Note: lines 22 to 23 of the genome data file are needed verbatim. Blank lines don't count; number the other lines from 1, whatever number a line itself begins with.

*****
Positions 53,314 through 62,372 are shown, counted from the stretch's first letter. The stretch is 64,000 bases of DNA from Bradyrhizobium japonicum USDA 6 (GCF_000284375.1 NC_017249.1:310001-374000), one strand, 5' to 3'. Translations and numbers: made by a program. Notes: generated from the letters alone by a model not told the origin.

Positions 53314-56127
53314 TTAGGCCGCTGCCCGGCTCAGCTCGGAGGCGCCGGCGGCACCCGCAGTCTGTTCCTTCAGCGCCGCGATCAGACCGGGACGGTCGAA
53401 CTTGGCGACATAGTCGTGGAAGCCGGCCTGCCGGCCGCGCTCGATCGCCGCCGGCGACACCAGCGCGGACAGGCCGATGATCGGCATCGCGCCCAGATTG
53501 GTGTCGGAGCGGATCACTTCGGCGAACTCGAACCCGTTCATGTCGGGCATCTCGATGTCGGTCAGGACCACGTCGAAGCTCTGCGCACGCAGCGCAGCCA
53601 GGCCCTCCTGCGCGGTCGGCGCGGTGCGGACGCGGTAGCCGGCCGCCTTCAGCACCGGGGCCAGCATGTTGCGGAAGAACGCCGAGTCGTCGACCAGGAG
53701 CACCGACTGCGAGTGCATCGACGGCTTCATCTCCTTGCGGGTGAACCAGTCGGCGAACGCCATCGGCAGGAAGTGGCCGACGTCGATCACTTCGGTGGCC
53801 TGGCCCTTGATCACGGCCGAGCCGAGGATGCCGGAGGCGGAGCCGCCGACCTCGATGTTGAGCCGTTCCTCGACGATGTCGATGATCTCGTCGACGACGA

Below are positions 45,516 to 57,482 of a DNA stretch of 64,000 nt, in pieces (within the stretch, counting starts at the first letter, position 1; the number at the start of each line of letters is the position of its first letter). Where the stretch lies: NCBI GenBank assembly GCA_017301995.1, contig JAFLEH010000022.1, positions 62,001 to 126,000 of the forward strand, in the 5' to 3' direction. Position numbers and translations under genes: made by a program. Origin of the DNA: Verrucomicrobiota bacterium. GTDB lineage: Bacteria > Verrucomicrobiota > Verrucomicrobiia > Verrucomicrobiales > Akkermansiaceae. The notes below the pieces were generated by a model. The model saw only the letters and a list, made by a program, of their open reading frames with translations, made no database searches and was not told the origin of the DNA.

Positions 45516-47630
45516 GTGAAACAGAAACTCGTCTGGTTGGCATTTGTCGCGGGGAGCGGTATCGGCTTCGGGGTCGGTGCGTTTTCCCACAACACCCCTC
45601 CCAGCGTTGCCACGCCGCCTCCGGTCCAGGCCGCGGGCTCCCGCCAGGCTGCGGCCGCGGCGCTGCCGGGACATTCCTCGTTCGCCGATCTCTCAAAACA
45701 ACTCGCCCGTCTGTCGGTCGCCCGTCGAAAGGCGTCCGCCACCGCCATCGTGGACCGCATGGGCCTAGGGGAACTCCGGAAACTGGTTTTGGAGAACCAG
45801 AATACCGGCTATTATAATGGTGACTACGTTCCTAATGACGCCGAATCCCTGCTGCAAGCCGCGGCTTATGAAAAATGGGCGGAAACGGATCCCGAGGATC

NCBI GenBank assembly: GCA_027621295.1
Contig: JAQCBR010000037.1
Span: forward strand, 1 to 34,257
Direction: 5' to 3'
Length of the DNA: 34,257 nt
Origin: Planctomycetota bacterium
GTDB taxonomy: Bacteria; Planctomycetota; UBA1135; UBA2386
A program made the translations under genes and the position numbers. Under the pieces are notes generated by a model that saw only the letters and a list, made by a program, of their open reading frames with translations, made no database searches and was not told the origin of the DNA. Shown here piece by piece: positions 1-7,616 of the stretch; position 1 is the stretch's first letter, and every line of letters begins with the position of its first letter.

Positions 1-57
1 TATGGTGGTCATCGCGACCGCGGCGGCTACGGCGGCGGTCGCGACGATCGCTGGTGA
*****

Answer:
A program made the translations under genes and the position numbers. Under the pieces are notes generated by a model that saw only the letters and a list, made by a program, of their open reading frames with translations, made no database searches and was not told the origin of the DNA. Shown here piece by piece: positions 1-7,616 of the stretch; position 1 is the stretch's first letter, and every line of letters begins with the position of its first letter.

Positions 1-57